On Petition for Review of an Order of the Securities & Exchange Commission.
The opinion of the court was delivered by: Ginsburg, Circuit Judge
Before: GINSBURG and KAVANAUGH, Circuit Judges, and WILLIAMS, Senior Circuit Judge.
PAZ Securities, Inc. and its president, Joseph Mizrachi, petition for review of an order of the Securities and Exchange Commission sustaining sanctions imposed upon them by the National Association of Securities Dealers (NASD).*fn1 Because the Commission did not abuse its discretion, we deny the petition.
The facts underlying the petition are detailed in our earlier opinion and we review them only briefly here. For a more complete account, see PAZ Sec., Inc. v. SEC, 494 F.3d 1059, 1061-63 (2007) (PAZ I).
The NASD repeatedly requested information from PAZ and, having received no response, filed a complaint alleging Mizrachi and PAZ violated NASD Conduct Rule 2110 and NASD Procedural Rule 8210. Mizrachi filed no answer and the NASD issued a default judgment expelling PAZ and barring Mizrachi from ever associating with a NASD member. The petitioners appealed to the Commission, which sustained the sanctions over the objection they were "excessive or oppressive" and therefore subject to remission under 15 U.S.C. § 78s(e)(2).
We reversed and remanded. 494 F.3d at 1061. We held the Commission had abused its discretion in two ways. First, it had mischaracterized, and therefore failed properly to address, the petitioners' arguments regarding mitigation. Id. at 1065. Second, it had not identified "any remedial - as opposed to punitive - purpose for the sanctions." Id. at 1061. On remand, the Commission again sustained the sanctions and the petitioners again seek review.
We review for abuse of discretion a decision of the Commission regarding sanctions imposed by the NASD. Stoiber v. SEC, 161 F.3d 745, 753 (D.C. Cir. 1998). The agency's choice of remedy is "peculiarly a matter for administrative competence," and we will reverse it "only if the remedy chosen is unwarranted in law or is without justification in fact." Am. Power & Light Co. v. SEC, 329 U.S. 90, 112-13 (1946).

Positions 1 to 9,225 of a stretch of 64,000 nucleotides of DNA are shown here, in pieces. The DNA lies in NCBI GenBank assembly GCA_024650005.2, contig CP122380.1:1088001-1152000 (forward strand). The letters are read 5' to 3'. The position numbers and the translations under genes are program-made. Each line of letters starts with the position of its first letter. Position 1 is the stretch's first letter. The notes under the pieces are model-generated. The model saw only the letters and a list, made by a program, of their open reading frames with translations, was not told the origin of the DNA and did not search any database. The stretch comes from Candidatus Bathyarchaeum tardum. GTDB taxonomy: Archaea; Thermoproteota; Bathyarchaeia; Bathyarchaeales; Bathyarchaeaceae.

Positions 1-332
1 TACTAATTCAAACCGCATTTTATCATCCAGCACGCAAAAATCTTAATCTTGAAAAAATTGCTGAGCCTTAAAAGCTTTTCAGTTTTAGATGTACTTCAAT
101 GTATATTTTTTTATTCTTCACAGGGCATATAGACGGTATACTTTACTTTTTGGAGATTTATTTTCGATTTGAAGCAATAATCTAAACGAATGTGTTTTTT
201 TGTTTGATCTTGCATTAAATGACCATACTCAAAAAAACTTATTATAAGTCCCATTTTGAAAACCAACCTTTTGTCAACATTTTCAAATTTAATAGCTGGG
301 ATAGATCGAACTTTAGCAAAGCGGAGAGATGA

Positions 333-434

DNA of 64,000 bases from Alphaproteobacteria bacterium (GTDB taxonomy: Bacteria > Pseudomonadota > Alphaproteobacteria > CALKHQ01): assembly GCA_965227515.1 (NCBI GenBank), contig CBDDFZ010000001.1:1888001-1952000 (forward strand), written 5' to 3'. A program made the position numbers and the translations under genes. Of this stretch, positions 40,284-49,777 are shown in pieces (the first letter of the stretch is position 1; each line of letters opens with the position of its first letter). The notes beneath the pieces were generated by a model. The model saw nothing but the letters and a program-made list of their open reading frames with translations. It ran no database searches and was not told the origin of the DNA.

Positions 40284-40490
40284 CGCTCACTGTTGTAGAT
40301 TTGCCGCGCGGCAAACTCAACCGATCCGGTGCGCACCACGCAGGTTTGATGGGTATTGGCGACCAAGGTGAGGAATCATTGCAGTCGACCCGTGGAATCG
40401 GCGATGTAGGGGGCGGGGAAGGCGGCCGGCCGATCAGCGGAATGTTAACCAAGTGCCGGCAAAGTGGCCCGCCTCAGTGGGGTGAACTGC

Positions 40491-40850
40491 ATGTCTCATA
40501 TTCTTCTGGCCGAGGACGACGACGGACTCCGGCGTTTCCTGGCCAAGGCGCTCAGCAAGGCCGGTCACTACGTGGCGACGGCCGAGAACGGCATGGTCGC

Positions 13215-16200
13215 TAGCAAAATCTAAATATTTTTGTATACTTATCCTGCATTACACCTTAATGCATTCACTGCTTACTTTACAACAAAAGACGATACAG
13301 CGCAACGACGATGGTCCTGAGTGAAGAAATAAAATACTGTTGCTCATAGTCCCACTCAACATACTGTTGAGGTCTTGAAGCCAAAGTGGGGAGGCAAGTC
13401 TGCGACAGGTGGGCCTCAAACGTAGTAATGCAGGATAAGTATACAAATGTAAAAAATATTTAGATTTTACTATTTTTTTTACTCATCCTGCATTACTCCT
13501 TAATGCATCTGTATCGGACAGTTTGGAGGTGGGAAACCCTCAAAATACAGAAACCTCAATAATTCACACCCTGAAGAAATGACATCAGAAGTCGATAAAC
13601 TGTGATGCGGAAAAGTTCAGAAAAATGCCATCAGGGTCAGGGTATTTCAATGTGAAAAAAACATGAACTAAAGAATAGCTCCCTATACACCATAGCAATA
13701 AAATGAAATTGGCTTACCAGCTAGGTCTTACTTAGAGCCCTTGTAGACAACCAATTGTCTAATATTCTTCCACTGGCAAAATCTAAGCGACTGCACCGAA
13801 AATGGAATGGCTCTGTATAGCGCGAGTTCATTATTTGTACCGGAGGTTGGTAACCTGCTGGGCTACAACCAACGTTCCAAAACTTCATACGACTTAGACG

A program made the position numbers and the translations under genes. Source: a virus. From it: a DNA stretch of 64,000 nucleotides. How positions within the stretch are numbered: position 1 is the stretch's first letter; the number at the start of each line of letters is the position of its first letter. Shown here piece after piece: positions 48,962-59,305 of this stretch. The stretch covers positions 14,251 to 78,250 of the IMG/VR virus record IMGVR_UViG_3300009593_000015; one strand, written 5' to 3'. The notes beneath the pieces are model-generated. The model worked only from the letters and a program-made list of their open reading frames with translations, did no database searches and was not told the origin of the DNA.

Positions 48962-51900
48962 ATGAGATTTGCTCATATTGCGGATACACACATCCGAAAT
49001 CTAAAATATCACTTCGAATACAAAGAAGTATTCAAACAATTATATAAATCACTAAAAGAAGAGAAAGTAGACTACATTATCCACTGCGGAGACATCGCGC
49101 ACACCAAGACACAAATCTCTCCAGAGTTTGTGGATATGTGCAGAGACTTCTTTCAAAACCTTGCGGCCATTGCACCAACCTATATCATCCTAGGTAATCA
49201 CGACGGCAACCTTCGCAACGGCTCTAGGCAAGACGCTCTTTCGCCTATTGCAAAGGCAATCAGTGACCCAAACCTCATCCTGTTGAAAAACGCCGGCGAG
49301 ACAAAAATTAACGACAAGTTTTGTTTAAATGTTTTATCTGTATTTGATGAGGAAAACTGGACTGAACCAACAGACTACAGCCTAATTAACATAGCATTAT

The petitioners first contend the Commission violated the letter and the spirit of this court's mandate by giving insufficient weight to the factors they raised in mitigation. In PAZ I, we directed the Commission to consider on remand whether the sanctions were excessive in light of three arguments: that the petitioners' failure to respond "(1) was of no potential monetary benefit to them and (2) did not result in any injury to the investing public, and that (3) the information requested did not relate to injurious conduct or conduct of potential monetary benefit to them." 494 F.3d at 1065. The petitioners argue the Commission gave "short shrift" to those factors, but we conclude the Commission reasonably decided no mitigation was warranted.
The Commission pointed out that a violation of Procedural Rule 8210 would rarely, in itself, result in direct injury to a customer or direct monetary gain for a violator. PAZ Sec., Inc., Exchange Act Release No. 57,656, 2008 SEC LEXIS 820 at *17 (PAZ II). It determined that failure to respond is nevertheless a significant harm to the self-regulatory system because it "undermines NASD's ability to detect misconduct"; therefore the lack of direct harm to customers or benefit to violators does not mitigate a Rule 8210 violation. Id. at *17-18. The Commission further held that, contrary to the petitioners' argument, the requested information did relate to potentially injurious conduct because the responses could have revealed improper expense sharing and unreported securities transactions. Id. at *18-19.
We hold the Commission did not abuse its discretion in determining the lack of direct harm or benefit does not mitigate a complete failure to respond in violation of Procedural Rule 8210. See Stoiber, 161 F.3d at 753("We will not lightly disturb the findings of an agency in its area of expertise. ... [T]he Commission is better equipped to judge [the significance of certain violations] than this Court.") (quoting Seaton v. SEC, 670 F.2d 309, 311 (D.C. Cir. 1982)). The Commission also reasonably determined the requested information related to potentially injurious conduct. In sum, the Commission complied with our mandate, which did not prejudge whether the factors raised by the petitioners were necessarily mitigating.
The petitioners next argue the Commission abused its discretion by determining the sanctions imposed by the NASD were remedial. As we noted in PAZ I, a sanction may be used to protect investors but not to punish a regulated person or firm. 494 F.3d at 1065. We directed the Commission to "explain why imposing the most severe, and therefore apparently punitive sanction is, in fact, remedial." Id. at 1066. The petitioners contend the Commission's explanation is inadequate because the agency failed to consider the factors outlined in Steadman v. SEC, 603 F.2d 1126, 1140 ...